A few weeks ago I ran my very first half marathon. It was something I'd wanted to do for years and had constantly talked about, so when I visited the GI Jane Bootcamp and the lovely trainers questioned why I'd been putting it off, I bit the bullet and signed up to Vitality Run Hackney (more on bootcamp here). While running 13.1 miles seems impossible when you first start running, it's not as bad as you expect. I managed to complete it in 2 hours 14 minutes, which I was pretty happy with (although the freak heat wave that made me feel sick for days after probably added on a few mins to my time!) and I'd definitely do another. So although I'm so expert, I thought I'd put together some tips and tricks on getting off your ass and round the race track...


1. Don't put it off
It probably goes without saying that you should start training for the half marathon sooner rather than later. It's better to have a good level of fitness when you start training properly, rather than giving yourself two months to get from couch to 21k. It's possible, but it will make your life easier if you have longer to train. I started running long distances about six months before my half marathon. I definitely didn't run enough in the lead up to the big day, but I'm sure having a basic level of fitness in the months prior helped me.

2. Buy some decent trainers
This sounds basic, but it's so important. A few years ago I went to Runners World to get my gait measured and buy some new trainers and it changed my life. Having painful feet when you run isn't normal and it can be helped. Buy the shoes.

3. Experiment
Something I wish I'd done when I was in training was experimenting with certain products. I'm talking gels, energy drinks, running clothes and taping up my dodgy joints. It kinda came as an afterthought for me, by which time it was too late. It's worth seeing if these things could help you while you've still got time.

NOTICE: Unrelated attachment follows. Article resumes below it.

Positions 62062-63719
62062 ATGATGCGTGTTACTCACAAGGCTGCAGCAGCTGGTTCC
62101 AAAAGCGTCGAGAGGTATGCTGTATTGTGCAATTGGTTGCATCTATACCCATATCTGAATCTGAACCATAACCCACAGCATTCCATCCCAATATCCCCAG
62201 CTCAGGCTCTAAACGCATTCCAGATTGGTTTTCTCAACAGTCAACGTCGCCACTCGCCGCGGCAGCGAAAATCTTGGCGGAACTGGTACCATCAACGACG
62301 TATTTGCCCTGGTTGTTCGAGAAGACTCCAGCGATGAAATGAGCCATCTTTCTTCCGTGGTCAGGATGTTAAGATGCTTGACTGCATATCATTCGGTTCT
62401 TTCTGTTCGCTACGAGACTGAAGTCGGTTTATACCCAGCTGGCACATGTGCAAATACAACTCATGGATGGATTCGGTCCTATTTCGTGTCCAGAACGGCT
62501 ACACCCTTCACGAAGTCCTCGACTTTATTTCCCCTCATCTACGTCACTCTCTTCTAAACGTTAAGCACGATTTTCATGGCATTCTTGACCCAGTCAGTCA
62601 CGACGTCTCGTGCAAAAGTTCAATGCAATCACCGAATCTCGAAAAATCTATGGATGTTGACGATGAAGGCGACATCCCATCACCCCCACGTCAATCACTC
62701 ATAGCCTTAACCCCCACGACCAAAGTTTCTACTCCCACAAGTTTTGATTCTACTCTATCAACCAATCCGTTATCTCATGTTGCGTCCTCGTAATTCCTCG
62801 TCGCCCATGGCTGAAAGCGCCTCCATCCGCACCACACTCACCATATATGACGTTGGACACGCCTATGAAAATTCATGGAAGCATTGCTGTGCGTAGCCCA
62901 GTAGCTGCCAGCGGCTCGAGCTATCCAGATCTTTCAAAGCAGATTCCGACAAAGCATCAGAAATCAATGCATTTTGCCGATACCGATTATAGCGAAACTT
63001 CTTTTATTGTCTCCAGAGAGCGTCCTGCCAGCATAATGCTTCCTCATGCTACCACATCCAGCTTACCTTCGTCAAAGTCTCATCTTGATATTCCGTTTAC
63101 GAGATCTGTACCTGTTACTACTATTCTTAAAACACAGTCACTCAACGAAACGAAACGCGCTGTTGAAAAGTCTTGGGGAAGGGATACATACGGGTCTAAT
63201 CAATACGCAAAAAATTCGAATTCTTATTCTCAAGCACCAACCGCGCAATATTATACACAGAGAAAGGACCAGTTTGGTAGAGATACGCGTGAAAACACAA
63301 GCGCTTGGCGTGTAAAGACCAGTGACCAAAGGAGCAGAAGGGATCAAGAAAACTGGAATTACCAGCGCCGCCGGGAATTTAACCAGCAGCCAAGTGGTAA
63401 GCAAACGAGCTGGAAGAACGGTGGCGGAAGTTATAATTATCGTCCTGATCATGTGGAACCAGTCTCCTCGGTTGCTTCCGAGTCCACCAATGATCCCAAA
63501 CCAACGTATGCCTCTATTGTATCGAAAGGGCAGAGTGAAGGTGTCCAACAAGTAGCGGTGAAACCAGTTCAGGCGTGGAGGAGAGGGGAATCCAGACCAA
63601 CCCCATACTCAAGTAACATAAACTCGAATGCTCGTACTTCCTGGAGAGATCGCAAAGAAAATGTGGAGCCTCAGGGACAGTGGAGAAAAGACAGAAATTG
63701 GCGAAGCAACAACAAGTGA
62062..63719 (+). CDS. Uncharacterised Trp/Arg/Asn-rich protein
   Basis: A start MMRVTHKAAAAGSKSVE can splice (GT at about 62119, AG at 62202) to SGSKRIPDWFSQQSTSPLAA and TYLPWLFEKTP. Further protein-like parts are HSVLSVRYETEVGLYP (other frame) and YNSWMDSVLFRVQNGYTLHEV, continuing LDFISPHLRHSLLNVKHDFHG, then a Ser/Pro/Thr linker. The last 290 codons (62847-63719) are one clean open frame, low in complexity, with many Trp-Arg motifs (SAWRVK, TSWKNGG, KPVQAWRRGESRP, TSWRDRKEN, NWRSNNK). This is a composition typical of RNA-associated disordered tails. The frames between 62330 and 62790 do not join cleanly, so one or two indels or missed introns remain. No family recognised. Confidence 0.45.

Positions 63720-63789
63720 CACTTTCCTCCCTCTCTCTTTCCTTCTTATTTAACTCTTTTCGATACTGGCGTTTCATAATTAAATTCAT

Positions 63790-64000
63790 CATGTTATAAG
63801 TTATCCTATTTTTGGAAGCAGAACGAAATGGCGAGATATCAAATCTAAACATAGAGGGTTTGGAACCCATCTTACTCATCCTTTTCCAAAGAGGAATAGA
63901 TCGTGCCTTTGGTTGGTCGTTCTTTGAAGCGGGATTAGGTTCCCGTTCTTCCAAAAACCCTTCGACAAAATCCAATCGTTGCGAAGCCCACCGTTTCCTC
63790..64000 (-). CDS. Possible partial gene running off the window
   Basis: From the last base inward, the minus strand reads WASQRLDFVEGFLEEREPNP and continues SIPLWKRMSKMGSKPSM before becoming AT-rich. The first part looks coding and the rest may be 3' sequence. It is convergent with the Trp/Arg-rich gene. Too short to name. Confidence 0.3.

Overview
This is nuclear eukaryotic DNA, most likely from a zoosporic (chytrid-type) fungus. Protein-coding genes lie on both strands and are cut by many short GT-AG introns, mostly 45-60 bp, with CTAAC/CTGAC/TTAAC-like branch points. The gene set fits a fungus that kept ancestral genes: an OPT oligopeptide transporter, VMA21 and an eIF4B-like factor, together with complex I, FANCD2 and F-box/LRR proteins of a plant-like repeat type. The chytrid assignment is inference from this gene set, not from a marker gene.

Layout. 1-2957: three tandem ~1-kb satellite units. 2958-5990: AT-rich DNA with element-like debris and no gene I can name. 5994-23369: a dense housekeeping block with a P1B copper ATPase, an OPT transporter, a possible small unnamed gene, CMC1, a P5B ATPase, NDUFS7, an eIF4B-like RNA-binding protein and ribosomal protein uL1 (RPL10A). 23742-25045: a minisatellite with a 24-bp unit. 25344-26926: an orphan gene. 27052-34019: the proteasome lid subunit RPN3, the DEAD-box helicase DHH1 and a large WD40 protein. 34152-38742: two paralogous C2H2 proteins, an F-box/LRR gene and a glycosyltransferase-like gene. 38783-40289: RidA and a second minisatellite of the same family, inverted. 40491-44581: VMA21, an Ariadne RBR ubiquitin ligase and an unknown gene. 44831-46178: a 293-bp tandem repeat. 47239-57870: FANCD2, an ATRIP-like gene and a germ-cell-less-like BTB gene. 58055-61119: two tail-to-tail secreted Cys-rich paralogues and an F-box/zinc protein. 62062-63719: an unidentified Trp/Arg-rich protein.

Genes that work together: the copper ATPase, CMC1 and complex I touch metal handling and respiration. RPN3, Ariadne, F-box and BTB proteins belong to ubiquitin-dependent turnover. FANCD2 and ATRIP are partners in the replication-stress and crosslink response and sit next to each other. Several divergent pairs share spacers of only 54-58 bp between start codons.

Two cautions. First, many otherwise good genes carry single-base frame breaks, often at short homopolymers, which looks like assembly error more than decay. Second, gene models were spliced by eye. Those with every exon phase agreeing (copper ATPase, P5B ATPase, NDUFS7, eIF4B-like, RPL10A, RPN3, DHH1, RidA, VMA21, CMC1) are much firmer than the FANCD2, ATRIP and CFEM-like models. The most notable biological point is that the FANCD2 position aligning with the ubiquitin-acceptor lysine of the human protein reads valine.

4. Get motivated
Keeping your motivation is tough, but it really helps having a race day to work towards and there are plenty of ways to keep going. Buy new workout clothes that you enjoy wearing, find a running pal to train with, give yourself goals each week, run for a charity you identify with and above all, try not to panic. Whatever happens, you'll get there. 

5. Rest
In the days prior to your race, you need to rest. That means winding down the training, getting tonnes of sleep, eating loads of carbs, cutting out alcohol and drinking lots of water. Your body will thank you.


1. Stay hydrated - but not too much!
The day I ran the half marathon, it was 27 degrees. Naturally, I panicked about the weather and downed pints of water in the morning. Obviously it's important to be hydrated and to take the water you're given on the race track too, but I pretty much needed to pee the entire time I was running. I saw a few runners queueing up for the toilets during the race, but I sure as hell wasn't going to add ten minutes onto my time for a toilet break. So the moral of the story is that slow and steady wins the race. Don't overdo it.

2. Eat a good breakfast
Make sure you eat a good starchy breakfast a couple of hours before the race stars, like porridge. You need some energy but you don't need to be stuffed to run 13.1 miles. You'd be surprised!

3. Sugar high
As I mentioned before, it's great to experiment with gels and energy drinks before the run. I was given Lucozade sport and jelly babies during the race, which helped keep my energy levels up when I felt like I was going to give up. Plus why would you say no to sweets?! 

4. Positive Mental Attitude
I was terrified before I started running. It was a hot day, I was worried I couldn't really do it and I'd built it up for years. But when I started running, I adopted a positive attitude and told myself 'you can do this.' It helps to keep your motivation up and it makes the whole experience far easier. The race I took part in also provided amazing entertainment and the crowd were incredibly encouraging which helped too.

5. Treat yourself
When you've finished the race, you deserve to treat yourself. Plan to meet your friends straight afterwards and eat whatever you want. I went for a roast meal straight after I completed my race. After all, I earned it! You also deserve to take some time off from running after such a big achievement. I had a week off from all exercise (mainly because I was a bit unwell due to the heat), but I didn't feel at all guilty!

I hope this has helped you if you're considering signing up, but there are heaps of training plans available online to keep you going if you're looking for something more specific. The idea of running such a long distance might seem scary, but you won't regret it. I certainly don't.

Daisy xox

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